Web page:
—yeastless, adj. —yeastlike, adj./yeest/, n.1. any of various small, single-celled fungi of the phylum Ascomycota that reproduce by fission or budding, the daughter cells often remaining attached, and that are capable of fermenting carbohydrates into alcohol and carbon dioxide.2. any of several yeasts of the genus Saccharomyces, used in brewing alcoholic beverages, as a leaven in baking breads, and in pharmacology as a source of vitamins and proteins. Cf. bottom yeast, brewer's yeast, top yeast.3. spume; foam.4. ferment; agitation.5. something that causes ferment or agitation.v.i.6. to ferment.7. to be covered with froth.[bef. 1000; ME ye(e)st (n.), OE gist, gyst; c. D gist, G Gischt yeast, foam, ON jastr yeast, Gk zestós boiled, Skt yásati (it) boils]
* * *Any of certain economically important and usually single-celled fungi (see fungus), most of which are classified as ascomycetes.Found worldwide in soils and on plant surfaces, yeasts are especially abundant in sugary mediums such as flower nectar and fruits. The types commonly used in the production of bread, beer, and wine are selected strains of Saccharomyces cerevisiae; the small cakes and packets used contain billions of individual yeast cells, each of which can ferment approximately its own weight of glucose per hour. Dried yeast is 50% protein and is rich in B vitamins; brewer's yeast is sometimes taken as a vitamin supplement. Some yeasts are mild to dangerous pathogens of humans and other animals. Candida albicans, for example, irritates oral and vaginal linings, and Histoplasma and Blastomyces cause persistent lung infections.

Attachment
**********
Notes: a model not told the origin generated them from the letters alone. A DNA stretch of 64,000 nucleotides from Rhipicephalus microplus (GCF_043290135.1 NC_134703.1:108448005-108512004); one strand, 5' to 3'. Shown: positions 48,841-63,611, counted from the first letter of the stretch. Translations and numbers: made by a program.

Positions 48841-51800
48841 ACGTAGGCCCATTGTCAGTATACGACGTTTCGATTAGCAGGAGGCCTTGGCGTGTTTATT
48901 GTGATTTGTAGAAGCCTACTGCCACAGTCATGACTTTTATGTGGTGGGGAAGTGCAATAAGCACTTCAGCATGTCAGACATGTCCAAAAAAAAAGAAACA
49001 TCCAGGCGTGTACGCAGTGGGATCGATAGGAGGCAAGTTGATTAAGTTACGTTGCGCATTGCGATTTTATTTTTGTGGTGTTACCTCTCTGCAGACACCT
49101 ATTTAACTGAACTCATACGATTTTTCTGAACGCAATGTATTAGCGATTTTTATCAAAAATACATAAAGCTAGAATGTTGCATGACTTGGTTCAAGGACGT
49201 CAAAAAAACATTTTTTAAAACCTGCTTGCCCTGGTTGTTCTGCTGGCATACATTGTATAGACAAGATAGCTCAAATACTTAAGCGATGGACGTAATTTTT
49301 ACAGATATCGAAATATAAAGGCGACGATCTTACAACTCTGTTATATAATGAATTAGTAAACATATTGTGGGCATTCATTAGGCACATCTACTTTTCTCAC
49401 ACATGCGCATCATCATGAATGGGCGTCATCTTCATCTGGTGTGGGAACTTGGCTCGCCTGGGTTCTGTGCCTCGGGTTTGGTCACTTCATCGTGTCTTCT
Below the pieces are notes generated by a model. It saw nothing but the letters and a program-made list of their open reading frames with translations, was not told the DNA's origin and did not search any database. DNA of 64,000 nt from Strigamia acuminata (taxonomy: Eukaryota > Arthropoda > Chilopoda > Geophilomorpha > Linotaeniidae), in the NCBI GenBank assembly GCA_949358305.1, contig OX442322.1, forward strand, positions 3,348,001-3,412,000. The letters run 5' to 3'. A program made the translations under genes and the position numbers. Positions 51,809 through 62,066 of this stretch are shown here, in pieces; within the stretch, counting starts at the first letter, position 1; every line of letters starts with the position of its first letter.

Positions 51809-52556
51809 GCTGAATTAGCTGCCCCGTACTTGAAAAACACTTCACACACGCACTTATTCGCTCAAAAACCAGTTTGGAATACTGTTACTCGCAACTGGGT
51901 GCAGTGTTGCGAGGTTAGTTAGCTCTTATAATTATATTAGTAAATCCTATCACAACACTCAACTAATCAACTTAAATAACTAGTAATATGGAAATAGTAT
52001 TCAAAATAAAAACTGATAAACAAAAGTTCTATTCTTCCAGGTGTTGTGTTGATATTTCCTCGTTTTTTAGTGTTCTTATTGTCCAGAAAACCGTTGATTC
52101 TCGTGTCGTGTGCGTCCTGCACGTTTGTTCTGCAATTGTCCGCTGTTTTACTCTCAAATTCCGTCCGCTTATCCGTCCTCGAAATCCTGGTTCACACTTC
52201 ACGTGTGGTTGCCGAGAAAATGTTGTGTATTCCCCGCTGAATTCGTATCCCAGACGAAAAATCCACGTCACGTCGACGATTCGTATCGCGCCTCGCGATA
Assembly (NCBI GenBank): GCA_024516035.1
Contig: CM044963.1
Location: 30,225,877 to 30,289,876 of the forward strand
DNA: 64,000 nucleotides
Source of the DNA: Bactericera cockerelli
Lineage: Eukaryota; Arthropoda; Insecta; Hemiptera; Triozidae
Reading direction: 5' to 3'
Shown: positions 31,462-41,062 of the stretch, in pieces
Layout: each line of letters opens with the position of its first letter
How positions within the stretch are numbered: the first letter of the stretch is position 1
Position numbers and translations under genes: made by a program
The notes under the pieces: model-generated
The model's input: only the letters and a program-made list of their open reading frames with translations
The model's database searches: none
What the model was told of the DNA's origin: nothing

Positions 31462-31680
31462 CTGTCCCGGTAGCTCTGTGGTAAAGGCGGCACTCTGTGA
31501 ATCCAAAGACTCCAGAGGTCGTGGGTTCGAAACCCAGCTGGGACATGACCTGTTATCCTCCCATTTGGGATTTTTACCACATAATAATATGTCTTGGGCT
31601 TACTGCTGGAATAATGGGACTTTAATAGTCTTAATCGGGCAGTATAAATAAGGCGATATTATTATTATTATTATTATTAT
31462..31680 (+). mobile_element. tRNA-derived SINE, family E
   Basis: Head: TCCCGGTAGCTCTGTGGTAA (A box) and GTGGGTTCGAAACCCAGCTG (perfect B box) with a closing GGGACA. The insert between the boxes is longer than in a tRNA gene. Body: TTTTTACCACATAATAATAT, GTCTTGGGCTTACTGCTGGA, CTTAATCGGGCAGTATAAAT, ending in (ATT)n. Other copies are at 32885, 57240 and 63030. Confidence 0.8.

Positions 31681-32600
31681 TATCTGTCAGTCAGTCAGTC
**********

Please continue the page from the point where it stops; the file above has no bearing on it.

* * *▪ biologyany of certain economically important single-celled fungi (kingdom Fungi), most of which are in the phylum Ascomycota, only a few being Basidiomycota. Yeasts are found worldwide in soils and on plant surfaces and are especially abundant in sugary mediums such as flower nectar and fruits. There are hundreds of varieties of ascomycete yeasts; the types commonly used in the production of bread, beer, and wine are selected strains of Saccharomyces cerevisiae. The small cakes and packets of yeast used in food- and beverage-processing contain billions of individual yeast cells, each about 0.003 inch (0.075 mm) in diameter.Yeasts reproduce asexually by budding: a small bump protrudes from a parent cell, enlarges, matures, and detaches. A few yeasts reproduce by fission, the parent cell dividing into two equal cells. Some yeasts are mild to dangerous pathogens of humans and other animals (e.g., Candida albicans, Histoplasma, Blastomyces). Torula is a genus of wild yeasts that are imperfect, never forming sexual spores.In food manufacture, yeast is used to cause fermentation and leavening. The fungi feed on sugars, producing alcohol (ethanol) and carbon dioxide; in beer and wine manufacture the former is the desired product, in baking, the latter. In sparkling wines and beer some of the carbon dioxide is retained in the finished beverage. The alcohol produced in bread making is driven off when the dough is baked. The fermentation of wine is initiated by naturally occurring yeasts present in the vineyards. One yeast cell can ferment approximately its own weight of glucose per hour.Yeast is 50 percent protein and is a rich source of vitamins B1, B2, niacin, and folic acid. Brewer's yeast is sometimes eaten as a vitamin supplement.In commercial production, selected strains of yeast are fed a solution of molasses, mineral salts, and ammonia. When growth ceases, the yeast is separated from the nutrient solution, washed, and packaged. Yeast for baking is sold in compressed cakes containing starch or in a dry granular form mixed with cornmeal.
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